Thou shalt keep thy religion to thyself! —Comedian George Carlin’s eleventh commandment
The young man sitting beside me on the train was heading back to college after Thanksgiving. Noticing the book I was reading (Modern Physics and Ancient Faith by Stephen Barr), our conversation turned to the spiritual. Aaron had grown up in a Catholic home and graduated from a Jesuit high school, but now he was having second thoughts. He believed in God, he told me, but he was uncomfortable with religious institutions. He summed up his feelings this way:
There has been so much damage done in the name of religion. The Palestinians and Jews are convinced they each have a God-given right to the same piece of land. Every religion thinks it has a corner on the truth, and in the name of God they try to impose their values on the rest of us. My faith is a very private thing, and I think we would all be better off if religious people kept their beliefs to themselves.
There are plenty of people who would applaud Aaron. The growing conviction that religious faith should be kept private is behind the debate over the words “under God” in the Pledge of Allegiance, the push to cleanse public buildings of Christian symbolism, and the removal of sacred music from school programs during religious holidays.
These and similar efforts are excused by any number of reasonable-sounding motives: interpretations of the constitution; fairness to minority religions; a desire to build a progressive nation. Valid concerns, all. But these concerns fail to explain the growing hostility towards people of faith.
What I mean is that God was supposedly buried long ago. Post-modernism is the triumph of humankind over both science and religion. We have been freed from myth and empowered to create our own stories about the nature of humankind and the purpose of life. And yet, God still haunts us—and frightens us. Commentators have recently compared Christian conservatives with Islamic extremists and concluded that of the two, Christians may be far more dangerous to our cherished societal freedoms.
Catholicism and Protestantism are not merely flavors of faith. They are organized power structures able to shape the political and cultural landscape. People like Aaron worry about religion run amok. They point to the Crusades, the Inquisition and the more recent attacks of September 11 as examples of how “organized religion” has failed God and harmed society. We who claim to be people of faith are tainted by association.
Of course, any honest student of history will have to admit that secular power structures have done far worse. One need not go back very far to note that Nazism, Stalinism and Communism created Dachau, Lubyanka, the Gulag, the Killing Fields and other horrors exponentially worse than anything the church has done. And I don’t mean to imply that God grades on a curve. My point is that all human institutions, like all human beings, are ultimately fallen, broken and subject to moral failure—even those dedicated to serving God.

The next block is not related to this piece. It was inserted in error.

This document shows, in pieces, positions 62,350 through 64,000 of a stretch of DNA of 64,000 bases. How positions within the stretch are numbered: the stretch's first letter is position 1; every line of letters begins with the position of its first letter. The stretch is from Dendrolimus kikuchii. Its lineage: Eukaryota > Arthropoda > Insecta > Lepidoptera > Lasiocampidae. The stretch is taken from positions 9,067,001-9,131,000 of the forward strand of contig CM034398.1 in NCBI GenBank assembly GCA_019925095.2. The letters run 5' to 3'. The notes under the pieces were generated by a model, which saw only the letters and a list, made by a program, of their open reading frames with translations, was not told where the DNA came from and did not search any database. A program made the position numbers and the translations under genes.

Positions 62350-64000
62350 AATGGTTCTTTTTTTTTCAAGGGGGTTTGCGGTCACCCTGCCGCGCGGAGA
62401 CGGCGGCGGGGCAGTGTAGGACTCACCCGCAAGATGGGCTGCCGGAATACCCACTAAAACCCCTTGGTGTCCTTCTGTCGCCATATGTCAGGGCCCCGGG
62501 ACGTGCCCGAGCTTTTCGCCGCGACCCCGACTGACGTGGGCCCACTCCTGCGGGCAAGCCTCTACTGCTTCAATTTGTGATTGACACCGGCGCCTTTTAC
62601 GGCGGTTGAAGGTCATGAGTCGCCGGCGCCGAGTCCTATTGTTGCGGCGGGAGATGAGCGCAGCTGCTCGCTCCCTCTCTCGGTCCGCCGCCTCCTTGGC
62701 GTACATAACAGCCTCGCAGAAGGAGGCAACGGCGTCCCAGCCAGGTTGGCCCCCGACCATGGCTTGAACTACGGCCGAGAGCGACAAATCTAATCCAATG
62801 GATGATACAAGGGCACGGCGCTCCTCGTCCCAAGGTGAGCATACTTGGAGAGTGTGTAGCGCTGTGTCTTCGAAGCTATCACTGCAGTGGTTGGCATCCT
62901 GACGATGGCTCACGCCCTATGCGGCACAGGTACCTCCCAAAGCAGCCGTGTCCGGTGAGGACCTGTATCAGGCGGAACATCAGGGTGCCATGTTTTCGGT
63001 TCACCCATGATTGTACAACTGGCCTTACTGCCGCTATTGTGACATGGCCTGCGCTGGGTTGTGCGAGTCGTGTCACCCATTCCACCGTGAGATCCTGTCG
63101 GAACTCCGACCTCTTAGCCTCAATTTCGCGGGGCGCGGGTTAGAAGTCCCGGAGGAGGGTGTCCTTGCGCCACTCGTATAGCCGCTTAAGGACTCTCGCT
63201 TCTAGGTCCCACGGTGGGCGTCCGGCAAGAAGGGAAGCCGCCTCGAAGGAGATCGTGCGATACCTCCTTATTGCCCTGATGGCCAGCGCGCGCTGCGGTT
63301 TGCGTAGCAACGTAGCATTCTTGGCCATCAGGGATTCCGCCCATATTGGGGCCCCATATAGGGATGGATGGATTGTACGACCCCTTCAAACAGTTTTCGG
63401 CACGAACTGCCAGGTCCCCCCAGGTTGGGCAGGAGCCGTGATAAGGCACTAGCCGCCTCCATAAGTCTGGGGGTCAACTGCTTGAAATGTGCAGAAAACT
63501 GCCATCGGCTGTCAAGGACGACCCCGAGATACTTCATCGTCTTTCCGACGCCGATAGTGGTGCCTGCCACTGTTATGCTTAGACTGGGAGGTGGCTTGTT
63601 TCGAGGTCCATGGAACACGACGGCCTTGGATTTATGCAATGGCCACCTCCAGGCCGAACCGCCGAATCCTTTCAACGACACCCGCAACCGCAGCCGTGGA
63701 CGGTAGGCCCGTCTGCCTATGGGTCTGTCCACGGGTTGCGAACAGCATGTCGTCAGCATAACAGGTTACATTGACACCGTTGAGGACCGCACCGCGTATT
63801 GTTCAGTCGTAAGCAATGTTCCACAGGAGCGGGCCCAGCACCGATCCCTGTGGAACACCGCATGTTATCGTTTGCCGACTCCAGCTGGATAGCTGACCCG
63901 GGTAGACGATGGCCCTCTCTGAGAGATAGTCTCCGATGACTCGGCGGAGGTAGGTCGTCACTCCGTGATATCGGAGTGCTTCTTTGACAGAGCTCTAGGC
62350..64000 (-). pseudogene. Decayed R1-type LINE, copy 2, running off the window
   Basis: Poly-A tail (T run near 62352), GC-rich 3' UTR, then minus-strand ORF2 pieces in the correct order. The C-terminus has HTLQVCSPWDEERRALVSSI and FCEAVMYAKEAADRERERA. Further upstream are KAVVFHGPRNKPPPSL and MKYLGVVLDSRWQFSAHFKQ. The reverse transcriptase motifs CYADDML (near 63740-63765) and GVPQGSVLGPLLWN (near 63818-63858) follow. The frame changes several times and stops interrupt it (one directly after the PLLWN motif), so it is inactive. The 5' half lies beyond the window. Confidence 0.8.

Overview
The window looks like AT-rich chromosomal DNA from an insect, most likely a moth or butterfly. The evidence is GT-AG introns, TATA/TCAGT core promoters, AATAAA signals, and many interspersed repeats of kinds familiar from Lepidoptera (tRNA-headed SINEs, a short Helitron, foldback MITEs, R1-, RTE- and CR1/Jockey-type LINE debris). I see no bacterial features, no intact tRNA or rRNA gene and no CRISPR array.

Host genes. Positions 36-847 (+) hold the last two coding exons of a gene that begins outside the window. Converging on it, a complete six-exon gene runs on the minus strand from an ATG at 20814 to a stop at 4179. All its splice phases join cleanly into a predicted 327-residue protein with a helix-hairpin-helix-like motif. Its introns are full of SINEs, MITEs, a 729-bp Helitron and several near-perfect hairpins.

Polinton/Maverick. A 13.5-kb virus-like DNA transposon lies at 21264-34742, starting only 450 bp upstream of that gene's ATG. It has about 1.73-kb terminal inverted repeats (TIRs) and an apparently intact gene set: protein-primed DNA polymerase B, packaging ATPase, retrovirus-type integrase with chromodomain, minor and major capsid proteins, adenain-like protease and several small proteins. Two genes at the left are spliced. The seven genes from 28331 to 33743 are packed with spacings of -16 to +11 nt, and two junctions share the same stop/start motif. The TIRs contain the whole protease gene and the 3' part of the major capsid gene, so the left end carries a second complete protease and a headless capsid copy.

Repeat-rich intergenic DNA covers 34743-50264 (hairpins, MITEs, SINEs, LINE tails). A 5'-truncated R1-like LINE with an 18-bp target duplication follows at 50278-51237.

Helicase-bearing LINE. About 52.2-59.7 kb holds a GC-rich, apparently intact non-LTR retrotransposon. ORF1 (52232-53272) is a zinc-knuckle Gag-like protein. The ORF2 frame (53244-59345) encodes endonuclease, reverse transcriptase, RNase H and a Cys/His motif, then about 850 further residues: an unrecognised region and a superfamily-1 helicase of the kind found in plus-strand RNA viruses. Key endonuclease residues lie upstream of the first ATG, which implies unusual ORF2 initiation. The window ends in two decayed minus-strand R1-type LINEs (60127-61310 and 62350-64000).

When people like Aaron say “my faith is a private thing,” they are putting distance between themselves and fallible human institutions. Distrustful of “religion,” the post-modern alternative is what I call “designer faith,” a self-styled set of beliefs and practices chosen from a buffet of the modern and the ancient, the eastern and the western. A designer faith is a spiritual diet high in sugar and low on nutrition. Fattening, but yummy.
That said, I’m inclined to think that the old excuse about the evils of organized religion is a smokescreen. What really drives people away from God is… God. Or anyway, their perception of God. The God of the Bible is terrifying. He brings us face-to-face with our shortcomings. He holds us to impossible expectations. He can’t be argued with. He can’t be bribed.
Flannery O’Connor, one of the South’s finest writers, examines the fear of God in her novel Wise Blood. Hazel Motes has had enough. As the son of a hell-fire preacher, he had grown up under the awful weight of Christ’s suffering and God’s justice, but he had never known redemptive grace. Tired of the terrible burden, he decides to chase Jesus out of his life. He proclaims himself the founder of a new church, the “Church Without Christ”. But it does no good. God relentlessly pursues him with a dogged grace born of love and blood. Even when he murders a man, God does not abandon him. Hazel imagines “…Jesus moving from tree to tree… a wild ragged figure motioning him to turn around and come off into the dark where he was not sure of his footing…”
Perhaps, like Hazel Motes, we take refuge in a private faith because we’re afraid of Jesus, that wild ragged figure, and the possibility of losing our footing. Faith, by its very nature, is a journey into the unknown. We meet the tour guide, but we never see the itinerary—an intolerable situation for us modern control-freaks.
Jesus illustrated God’s relentless, love-drenched pursuit of us this way:
Suppose a woman has ten valuable silver coins and loses one. Won’t she light a lamp and look in every corner of the house and sweep every nook and cranny until she finds it? And when she finds it, she will call in her friends and neighbors to rejoice with her because she has found her lost coin. In the same way, there is joy in the presence of God’s angels when even one sinner repents. —Luke 15:8-10, NLT
God is pursuing you, because God loves you. Ignore him, if you will. Create your own “Church Without Christ.” He’ll wait patiently outside the doors for a chance to slip into the back pews, where he’ll whisper your name and motion for you to step outside.
Love contains no fear—indeed, fully-developed love expels every particle of fear, for fear always contains some of the torture of feeling guilty. —1 John 4:18a, JB Phillips
God is pursuing you, because God loves you. What are you afraid of?